Musing of Sarariman
The Paradox of
I came across a very interesting article that more or less relates to me in my daily work the “Oyaji Sarariman.” It made me curious at the same time conscious, because I realized I already fit the qualifications of one, age-wise I mean.
And so the article says that there is a growing complaint from the younger generation of workers that the senior employees, a.k.a. ‘Oyaji Sarariman’, are being paid or rewarded more when they are seen to be working less or not as hard as than their younger counterparts.
I can’t blame the younger generation of workers for feeling the unfairness after going through years of stiff competition in getting into the workforce. But neither can I blame the old guys when they have gone through almost two decades of economic downturns, restructuring, offshore transfers of their jobs, and the constant fear of being laid off.
Senior employees who have worked for the same company are known to have established vested rights that have developed in their early years due to their hard work. It is still deeply rooted in the traditional Japanese Management System, the so called Three Sacred Treasures that forms the basic foundation of the Japanese employment system. Namely: 1. Lifetime Employment, 2. Corporate Unions, 3. Seniority-based Payment.
Lifetime employment is almost gone, unions are not as visible, but seniority-based payment probably would survive for a long time even when performance-based pay has been the main trend for so many years.
Many experts on labor econo-mics refer to Prof. Edward Lazear’s theory on Mandatory Retirement when explaining the mystery of the Japanese employment system with respect to why employee salaries increase overtime.
Based on the theory, a new or young employee tends to get a lower salary compared to his productivity because he works hard and contributes more to the company than expected. By the time he reaches the retirement age, his wage is higher than his contribution or performance. This is expected anyway since everybody works hard to race for promotions. Eventually both wage and performance balances throughout the employee’s career in one company. Also, one of the strong motivations for lifetime employment is the huge lump sum retirement allowance one can get based on the salary at retirement. In a seniority-based working environment, a junior employee is expected to work very hard, and even if his performance exceeds that of his elder peers, the pay is still according to seniority. The young generation of employees will not understand this concept first, but wait until they are going through the same path of seniority, they would most likely embrace the same concept. Elder employees are still valued by companies not only because of their long term loyalty but also because of the deep knowledge that they have deve-loped through the years and with Japan’s ageing workforce, some companies are keeping their older workers employed even re-hiring them after retirement to ensure the transfer of their institutional knowledge.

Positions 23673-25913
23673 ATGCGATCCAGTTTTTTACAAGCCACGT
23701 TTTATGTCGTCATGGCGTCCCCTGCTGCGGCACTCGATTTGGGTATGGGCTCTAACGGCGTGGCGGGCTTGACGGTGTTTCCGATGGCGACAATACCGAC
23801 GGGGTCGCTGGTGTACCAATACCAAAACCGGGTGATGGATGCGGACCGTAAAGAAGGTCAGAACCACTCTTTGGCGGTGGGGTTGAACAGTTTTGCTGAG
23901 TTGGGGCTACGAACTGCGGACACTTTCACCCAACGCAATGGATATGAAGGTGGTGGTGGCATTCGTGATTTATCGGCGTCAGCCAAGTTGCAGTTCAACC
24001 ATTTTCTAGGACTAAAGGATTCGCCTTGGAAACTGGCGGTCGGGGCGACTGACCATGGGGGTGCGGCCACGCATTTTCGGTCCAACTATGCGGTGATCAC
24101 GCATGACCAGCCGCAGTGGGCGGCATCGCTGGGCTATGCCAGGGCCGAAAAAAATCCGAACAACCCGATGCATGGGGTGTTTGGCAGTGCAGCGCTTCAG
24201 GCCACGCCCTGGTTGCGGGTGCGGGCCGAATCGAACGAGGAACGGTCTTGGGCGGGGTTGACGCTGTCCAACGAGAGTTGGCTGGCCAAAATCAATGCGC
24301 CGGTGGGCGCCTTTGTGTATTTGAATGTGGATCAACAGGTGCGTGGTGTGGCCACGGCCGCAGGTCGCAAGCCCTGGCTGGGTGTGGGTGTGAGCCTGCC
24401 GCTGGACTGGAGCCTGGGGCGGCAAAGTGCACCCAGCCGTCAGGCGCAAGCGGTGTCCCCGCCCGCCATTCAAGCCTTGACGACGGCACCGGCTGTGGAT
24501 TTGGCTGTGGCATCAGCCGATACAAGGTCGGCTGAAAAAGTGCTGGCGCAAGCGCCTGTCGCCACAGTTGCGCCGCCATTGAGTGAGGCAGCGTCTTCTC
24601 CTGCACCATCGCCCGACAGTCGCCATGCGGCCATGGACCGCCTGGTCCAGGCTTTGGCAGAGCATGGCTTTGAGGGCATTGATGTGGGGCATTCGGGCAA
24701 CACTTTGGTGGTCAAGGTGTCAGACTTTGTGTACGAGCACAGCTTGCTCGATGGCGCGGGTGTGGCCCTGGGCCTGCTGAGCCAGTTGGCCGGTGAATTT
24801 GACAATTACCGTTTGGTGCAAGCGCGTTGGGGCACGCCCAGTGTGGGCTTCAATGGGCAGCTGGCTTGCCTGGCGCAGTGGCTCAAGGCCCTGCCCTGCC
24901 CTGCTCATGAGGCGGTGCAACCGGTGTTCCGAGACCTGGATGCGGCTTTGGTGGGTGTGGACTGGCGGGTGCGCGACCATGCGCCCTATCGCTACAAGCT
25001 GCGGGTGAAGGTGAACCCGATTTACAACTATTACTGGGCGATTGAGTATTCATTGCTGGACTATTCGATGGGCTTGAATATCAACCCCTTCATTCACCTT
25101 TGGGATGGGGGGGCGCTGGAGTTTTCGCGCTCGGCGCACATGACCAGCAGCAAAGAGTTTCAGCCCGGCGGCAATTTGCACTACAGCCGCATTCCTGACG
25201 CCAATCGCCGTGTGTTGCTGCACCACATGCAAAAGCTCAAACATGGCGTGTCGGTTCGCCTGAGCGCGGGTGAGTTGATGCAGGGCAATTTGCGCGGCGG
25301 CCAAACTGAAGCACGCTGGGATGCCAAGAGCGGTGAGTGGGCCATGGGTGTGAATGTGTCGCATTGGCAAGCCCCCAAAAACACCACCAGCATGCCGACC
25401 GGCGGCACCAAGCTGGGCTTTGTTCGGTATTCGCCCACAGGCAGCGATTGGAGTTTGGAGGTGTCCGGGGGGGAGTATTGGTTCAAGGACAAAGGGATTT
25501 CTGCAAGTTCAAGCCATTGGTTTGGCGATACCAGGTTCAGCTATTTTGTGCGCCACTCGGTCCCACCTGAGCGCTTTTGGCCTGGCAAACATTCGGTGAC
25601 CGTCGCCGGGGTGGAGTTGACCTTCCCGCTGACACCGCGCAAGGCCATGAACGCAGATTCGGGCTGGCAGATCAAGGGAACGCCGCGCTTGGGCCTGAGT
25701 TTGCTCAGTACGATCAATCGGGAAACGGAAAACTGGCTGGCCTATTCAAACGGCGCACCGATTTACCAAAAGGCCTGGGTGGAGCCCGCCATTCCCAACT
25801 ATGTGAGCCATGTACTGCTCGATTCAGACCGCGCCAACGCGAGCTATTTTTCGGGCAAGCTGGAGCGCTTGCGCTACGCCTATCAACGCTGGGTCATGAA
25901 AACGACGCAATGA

So to young workers, you think that those “oyaji” folks are not working as hard or even less than you do? They just work smarter.